I compare my pre-pandemic life to James Bond—just without the guns, fast cars and most of the gadgets. Now I’m like a home office version of 007.
Jim Taylor: It was fairly fortuitous for me—I was still trying to figure out who I wanted to be when I grew up.
I had always been always tech-centric—you know early on if you’re a techie nerd. But this was still the early days, and I happened to fall into a role where I could work in IT with a security lens. Security always felt like an enabler: if people can’t log on, then they can’t do anything. We’re not the house but we are the lock on the door
Chris Williams: Security is something that has always been an important part of my career— and was even further emphasized when I was part of Lockheed’s Skunk Works.
I think the most intriguing aspect is the level of ingenuity, sophistication, elegance, and sometimes just brute force that is demonstrated by the hostile actor community—whether they’re independent actors or a nation-state. The sheer volume of malicious creativity is astounding and challenging.
Do you have any advice for someone who is considering cybersecurity or who just started working in the sector?
Kelly Sarber: When you pick this field, you’re also joining the broader cybersecurity community. There are so many people in this space, and they tend to be passionate and helpful about their work.
You’re always learning something new, and it’s the community who you engage and work with throughout your career. It’s not just a job—and because of that, there are so many different focus areas within cybersecurity. So you’ll really be able to engage and find the areas that you’re passionate about, as well as the specific community that you identity with. And the pay is pretty good, too!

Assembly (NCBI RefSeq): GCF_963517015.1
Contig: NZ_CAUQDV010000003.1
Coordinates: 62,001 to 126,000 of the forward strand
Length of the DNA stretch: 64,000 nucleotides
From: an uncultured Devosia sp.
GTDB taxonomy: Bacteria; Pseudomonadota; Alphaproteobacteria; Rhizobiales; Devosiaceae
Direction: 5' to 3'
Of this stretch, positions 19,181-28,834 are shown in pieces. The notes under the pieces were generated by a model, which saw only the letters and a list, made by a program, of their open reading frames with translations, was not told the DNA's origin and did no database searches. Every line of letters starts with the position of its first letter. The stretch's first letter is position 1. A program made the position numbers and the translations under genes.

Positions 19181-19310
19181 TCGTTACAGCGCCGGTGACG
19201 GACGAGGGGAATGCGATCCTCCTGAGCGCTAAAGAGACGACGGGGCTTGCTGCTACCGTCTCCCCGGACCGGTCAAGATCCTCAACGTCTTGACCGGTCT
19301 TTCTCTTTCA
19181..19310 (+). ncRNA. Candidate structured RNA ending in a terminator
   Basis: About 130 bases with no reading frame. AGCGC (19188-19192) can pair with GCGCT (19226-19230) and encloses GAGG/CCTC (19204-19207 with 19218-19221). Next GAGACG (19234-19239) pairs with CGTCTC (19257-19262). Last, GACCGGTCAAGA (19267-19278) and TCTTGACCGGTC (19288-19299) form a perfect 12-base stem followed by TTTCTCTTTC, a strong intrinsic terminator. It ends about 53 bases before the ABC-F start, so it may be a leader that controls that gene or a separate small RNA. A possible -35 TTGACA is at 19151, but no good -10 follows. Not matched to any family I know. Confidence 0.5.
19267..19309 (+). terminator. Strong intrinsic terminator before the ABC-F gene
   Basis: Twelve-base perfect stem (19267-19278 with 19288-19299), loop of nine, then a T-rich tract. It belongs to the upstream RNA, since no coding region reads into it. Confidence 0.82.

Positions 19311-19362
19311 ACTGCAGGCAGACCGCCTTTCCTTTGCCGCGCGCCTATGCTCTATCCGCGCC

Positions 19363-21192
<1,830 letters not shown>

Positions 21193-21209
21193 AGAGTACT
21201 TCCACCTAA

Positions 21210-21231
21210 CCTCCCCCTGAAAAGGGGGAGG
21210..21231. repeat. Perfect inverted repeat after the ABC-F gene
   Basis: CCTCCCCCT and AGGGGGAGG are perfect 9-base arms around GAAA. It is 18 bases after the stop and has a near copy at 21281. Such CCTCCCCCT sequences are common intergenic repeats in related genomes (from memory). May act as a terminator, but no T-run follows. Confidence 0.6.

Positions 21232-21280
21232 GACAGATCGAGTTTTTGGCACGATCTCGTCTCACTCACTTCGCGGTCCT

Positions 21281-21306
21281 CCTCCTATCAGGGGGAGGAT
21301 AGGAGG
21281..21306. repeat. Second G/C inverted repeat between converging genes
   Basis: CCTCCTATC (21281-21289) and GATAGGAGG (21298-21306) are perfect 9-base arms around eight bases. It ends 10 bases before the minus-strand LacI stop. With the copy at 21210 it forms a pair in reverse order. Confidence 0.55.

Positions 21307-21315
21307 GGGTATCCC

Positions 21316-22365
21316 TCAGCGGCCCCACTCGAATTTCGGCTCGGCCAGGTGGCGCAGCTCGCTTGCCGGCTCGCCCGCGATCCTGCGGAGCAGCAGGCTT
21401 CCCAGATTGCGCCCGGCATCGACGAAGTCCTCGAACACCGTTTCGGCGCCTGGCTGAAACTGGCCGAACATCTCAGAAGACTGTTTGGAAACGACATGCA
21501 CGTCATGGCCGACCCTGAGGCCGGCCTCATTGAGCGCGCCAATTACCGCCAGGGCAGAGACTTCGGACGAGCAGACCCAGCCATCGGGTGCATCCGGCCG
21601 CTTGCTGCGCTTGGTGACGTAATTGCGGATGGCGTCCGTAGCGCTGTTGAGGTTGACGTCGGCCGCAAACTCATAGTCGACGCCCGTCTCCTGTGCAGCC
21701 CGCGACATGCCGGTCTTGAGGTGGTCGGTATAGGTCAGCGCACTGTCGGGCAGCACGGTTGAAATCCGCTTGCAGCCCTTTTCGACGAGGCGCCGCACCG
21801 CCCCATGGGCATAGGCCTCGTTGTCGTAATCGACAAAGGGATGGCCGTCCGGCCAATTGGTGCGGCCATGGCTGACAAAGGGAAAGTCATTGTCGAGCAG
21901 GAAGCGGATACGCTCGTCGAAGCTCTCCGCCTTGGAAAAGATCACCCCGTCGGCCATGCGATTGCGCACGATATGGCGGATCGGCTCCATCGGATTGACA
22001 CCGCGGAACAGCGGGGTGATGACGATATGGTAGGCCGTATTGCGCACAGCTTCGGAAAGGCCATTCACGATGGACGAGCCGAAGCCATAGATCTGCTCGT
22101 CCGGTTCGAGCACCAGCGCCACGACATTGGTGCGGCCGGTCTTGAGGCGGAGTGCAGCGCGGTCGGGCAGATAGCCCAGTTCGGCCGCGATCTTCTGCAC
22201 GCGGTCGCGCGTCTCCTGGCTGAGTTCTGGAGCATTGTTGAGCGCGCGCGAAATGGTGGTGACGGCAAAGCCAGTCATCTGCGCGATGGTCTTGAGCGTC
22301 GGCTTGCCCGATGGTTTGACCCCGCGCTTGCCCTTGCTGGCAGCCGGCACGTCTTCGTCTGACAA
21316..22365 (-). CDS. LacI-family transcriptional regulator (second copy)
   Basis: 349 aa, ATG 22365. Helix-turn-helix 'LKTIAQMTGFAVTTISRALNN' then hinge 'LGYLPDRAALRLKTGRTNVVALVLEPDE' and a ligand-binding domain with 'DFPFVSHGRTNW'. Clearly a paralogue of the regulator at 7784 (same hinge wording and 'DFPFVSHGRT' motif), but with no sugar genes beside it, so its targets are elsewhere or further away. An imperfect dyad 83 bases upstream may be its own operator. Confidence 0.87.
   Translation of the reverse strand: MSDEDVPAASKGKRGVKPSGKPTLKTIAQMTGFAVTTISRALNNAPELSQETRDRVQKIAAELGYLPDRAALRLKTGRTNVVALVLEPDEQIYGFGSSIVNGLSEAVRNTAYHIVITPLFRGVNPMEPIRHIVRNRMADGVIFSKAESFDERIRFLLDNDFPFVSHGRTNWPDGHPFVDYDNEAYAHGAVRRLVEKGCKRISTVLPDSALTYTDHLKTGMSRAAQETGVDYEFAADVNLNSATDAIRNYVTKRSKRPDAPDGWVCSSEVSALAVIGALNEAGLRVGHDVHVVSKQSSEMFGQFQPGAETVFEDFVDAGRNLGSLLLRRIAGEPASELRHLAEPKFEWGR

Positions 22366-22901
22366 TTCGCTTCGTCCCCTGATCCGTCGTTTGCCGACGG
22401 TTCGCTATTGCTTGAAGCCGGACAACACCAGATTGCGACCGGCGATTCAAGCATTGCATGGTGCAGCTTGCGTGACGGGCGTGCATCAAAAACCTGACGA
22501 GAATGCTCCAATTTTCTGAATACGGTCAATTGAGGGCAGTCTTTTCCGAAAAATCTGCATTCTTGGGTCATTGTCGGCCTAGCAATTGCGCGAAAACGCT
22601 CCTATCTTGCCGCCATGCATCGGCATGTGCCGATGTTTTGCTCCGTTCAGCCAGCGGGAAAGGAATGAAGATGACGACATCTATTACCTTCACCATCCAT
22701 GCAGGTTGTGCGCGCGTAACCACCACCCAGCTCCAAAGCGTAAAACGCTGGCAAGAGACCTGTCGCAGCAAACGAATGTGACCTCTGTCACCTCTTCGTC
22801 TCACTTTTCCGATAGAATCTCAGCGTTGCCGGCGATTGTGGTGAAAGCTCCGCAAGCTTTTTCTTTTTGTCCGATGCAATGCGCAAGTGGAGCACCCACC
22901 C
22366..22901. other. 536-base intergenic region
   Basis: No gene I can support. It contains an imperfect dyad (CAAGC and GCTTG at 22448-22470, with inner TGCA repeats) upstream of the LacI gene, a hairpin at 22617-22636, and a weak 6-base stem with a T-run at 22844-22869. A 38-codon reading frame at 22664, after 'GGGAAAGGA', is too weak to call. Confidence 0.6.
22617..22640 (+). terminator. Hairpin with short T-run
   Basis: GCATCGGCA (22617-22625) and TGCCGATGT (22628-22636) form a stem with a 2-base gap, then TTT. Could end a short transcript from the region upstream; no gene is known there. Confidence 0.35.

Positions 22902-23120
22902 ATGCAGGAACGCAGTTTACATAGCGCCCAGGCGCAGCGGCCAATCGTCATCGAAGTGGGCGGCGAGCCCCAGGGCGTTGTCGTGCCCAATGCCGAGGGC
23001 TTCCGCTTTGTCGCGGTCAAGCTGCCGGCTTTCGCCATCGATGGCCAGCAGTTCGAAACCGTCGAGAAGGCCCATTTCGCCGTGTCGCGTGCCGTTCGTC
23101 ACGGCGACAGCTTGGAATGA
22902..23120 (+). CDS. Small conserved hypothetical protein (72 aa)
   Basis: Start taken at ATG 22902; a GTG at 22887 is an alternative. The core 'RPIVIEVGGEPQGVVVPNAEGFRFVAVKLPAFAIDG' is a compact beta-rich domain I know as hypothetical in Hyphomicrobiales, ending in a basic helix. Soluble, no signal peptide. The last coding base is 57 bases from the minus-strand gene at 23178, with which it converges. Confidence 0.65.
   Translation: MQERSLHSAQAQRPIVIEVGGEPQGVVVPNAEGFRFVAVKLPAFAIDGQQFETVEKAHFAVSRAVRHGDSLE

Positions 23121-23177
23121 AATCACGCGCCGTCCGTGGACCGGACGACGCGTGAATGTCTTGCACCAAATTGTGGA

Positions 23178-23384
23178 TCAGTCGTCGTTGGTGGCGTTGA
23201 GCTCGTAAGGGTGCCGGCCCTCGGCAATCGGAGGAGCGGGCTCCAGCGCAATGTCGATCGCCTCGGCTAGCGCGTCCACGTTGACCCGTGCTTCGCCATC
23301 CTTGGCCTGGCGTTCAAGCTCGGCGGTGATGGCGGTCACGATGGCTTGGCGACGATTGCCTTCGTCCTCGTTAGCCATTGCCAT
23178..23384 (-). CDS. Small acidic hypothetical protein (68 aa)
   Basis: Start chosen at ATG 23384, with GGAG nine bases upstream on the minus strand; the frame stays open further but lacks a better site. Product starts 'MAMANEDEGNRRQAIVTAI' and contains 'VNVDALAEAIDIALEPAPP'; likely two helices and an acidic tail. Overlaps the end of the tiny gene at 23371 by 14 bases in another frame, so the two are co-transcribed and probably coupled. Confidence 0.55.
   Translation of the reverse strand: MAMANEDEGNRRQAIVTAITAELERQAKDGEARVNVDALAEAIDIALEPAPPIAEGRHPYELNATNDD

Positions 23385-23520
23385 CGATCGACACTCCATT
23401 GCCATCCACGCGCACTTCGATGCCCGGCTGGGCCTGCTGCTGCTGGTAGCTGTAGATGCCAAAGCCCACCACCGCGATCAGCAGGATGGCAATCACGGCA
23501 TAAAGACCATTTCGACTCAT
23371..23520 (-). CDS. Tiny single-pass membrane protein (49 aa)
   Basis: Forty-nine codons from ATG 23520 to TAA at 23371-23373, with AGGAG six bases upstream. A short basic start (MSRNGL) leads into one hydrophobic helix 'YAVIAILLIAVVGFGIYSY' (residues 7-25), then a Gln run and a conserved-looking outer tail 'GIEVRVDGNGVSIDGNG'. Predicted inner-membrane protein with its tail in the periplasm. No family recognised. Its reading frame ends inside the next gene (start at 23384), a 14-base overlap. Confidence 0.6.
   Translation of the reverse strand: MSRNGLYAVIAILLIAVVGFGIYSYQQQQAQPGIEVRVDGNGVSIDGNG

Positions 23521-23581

Ingo Schubert: Just like any other field in IT, Security has something for many different skillsets. If you are really technical, you can go hunting for intruders, design security hardware or build software that secures millions if not billions of identities worldwide. If you aren’t very technical but are good at discovering or defining processes, then maybe some role in risk management is right for you.
IT Security is a massive field and you may think you’ll never manage to learn it all. You are right. You won’t. Nobody does.
It will be immensely beneficial to learn constantly about everything related to IT Security but try picking one topic or two (like Identity Management—which is big by itself) and go deeper there.
Jim Taylor: It’s better now than it’s been before. It’s become such a critical function. You can’t complete a sentence in the tech world without using the word security. And that’s particularly true for identity and access management security: identity is the new perimeter.
But it’s bigger than that: your digital persona and digital identity are the representations of how you’ll travel through the world. It’s how we’ll live our lives.
That makes digital identity extremely critical and involved in everything that we do. I get more excited by it now than I ever have before.
But we still have a long way to go to mainstream security. Kids come out of school and want to write the next game or app—and they wind up overlooking roles in cybersecurity. It can take you everywhere. Look at what we work and at what we enable: you couldn’t get money or healthcare or do your work. We’re intrinsic to everyday life.
Chris Williams: One thing to keep in mind is that the security industry isn’t something that can be approached lightly—or as an occasional activity. It is incredibly varied, has nuances and complications you’ll not see in other IT practices. It is an ever-changing landscape and constantly evolving.
When security goes wrong, it can ravage everyone from individuals to conglomerates to governments. So if you jump into the InfoSec world, do it with everything you have. It’s a matter of dedication.